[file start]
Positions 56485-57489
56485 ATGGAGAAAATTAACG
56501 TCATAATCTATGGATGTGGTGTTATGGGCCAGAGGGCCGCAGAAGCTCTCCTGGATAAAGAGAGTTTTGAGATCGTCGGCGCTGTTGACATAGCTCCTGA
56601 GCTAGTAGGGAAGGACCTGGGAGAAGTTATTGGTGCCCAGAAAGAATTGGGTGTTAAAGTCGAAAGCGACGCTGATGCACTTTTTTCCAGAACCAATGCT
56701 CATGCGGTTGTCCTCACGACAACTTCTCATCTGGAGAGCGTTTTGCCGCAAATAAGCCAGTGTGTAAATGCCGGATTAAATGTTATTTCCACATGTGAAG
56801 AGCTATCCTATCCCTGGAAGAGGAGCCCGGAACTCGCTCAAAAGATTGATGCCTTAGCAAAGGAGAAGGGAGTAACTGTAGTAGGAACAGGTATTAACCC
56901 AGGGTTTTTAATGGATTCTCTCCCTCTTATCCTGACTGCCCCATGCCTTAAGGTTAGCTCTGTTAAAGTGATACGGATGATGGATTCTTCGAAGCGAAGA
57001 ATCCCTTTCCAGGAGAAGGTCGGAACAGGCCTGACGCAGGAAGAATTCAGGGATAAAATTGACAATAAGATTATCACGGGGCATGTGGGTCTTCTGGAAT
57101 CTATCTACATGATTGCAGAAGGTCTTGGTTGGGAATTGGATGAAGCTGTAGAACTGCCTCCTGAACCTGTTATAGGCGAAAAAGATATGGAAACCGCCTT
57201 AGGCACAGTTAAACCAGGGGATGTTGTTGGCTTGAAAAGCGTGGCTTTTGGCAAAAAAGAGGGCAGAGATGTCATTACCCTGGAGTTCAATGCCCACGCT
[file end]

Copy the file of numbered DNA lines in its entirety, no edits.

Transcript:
Positions 56485-57489
56485 ATGGAGAAAATTAACG
56501 TCATAATCTATGGATGTGGTGTTATGGGCCAGAGGGCCGCAGAAGCTCTCCTGGATAAAGAGAGTTTTGAGATCGTCGGCGCTGTTGACATAGCTCCTGA
56601 GCTAGTAGGGAAGGACCTGGGAGAAGTTATTGGTGCCCAGAAAGAATTGGGTGTTAAAGTCGAAAGCGACGCTGATGCACTTTTTTCCAGAACCAATGCT
56701 CATGCGGTTGTCCTCACGACAACTTCTCATCTGGAGAGCGTTTTGCCGCAAATAAGCCAGTGTGTAAATGCCGGATTAAATGTTATTTCCACATGTGAAG
56801 AGCTATCCTATCCCTGGAAGAGGAGCCCGGAACTCGCTCAAAAGATTGATGCCTTAGCAAAGGAGAAGGGAGTAACTGTAGTAGGAACAGGTATTAACCC
56901 AGGGTTTTTAATGGATTCTCTCCCTCTTATCCTGACTGCCCCATGCCTTAAGGTTAGCTCTGTTAAAGTGATACGGATGATGGATTCTTCGAAGCGAAGA
57001 ATCCCTTTCCAGGAGAAGGTCGGAACAGGCCTGACGCAGGAAGAATTCAGGGATAAAATTGACAATAAGATTATCACGGGGCATGTGGGTCTTCTGGAAT
57101 CTATCTACATGATTGCAGAAGGTCTTGGTTGGGAATTGGATGAAGCTGTAGAACTGCCTCCTGAACCTGTTATAGGCGAAAAAGATATGGAAACCGCCTT
57201 AGGCACAGTTAAACCAGGGGATGTTGTTGGCTTGAAAAGCGTGGCTTTTGGCAAAAAAGAGGGCAGAGATGTCATTACCCTGGAGTTCAATGCCCACGCT